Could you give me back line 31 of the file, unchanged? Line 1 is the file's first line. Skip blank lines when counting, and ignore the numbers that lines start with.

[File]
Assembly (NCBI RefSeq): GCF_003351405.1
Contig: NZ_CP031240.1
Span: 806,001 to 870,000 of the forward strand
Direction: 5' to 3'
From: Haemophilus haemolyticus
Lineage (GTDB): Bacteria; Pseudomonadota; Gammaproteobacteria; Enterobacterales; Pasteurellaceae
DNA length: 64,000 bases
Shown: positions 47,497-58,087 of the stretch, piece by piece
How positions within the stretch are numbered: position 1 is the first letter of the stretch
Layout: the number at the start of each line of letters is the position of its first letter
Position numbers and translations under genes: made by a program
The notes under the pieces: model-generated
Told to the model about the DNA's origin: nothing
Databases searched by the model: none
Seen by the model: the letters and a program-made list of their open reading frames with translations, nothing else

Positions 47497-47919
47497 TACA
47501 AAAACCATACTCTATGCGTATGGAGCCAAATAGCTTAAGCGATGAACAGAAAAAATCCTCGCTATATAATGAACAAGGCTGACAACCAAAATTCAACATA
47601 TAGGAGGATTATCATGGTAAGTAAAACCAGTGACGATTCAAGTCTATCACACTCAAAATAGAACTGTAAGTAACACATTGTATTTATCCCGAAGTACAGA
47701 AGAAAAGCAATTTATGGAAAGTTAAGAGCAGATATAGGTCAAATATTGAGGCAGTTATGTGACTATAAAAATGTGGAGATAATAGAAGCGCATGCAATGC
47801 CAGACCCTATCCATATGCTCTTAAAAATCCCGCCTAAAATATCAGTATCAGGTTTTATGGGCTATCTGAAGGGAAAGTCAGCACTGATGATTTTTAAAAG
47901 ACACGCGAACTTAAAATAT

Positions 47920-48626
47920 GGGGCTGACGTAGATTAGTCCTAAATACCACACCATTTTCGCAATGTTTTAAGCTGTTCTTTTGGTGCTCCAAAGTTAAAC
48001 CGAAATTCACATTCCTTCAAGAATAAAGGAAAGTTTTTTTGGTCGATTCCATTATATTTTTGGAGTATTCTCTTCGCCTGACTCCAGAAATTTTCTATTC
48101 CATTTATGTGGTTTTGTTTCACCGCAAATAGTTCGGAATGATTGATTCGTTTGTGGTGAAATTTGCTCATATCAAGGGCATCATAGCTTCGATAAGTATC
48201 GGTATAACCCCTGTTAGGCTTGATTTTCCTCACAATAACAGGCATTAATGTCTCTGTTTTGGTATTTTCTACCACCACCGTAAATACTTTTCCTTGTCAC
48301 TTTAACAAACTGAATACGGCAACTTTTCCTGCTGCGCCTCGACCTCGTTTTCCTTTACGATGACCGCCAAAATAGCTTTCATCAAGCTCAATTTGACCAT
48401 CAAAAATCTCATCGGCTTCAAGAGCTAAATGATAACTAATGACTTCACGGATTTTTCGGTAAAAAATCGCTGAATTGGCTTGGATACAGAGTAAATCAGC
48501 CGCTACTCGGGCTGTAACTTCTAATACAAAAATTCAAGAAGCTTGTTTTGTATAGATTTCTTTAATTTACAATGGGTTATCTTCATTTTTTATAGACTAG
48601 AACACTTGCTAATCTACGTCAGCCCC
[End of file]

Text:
48601 AACACTTGCTAATCTACGTCAGCCCC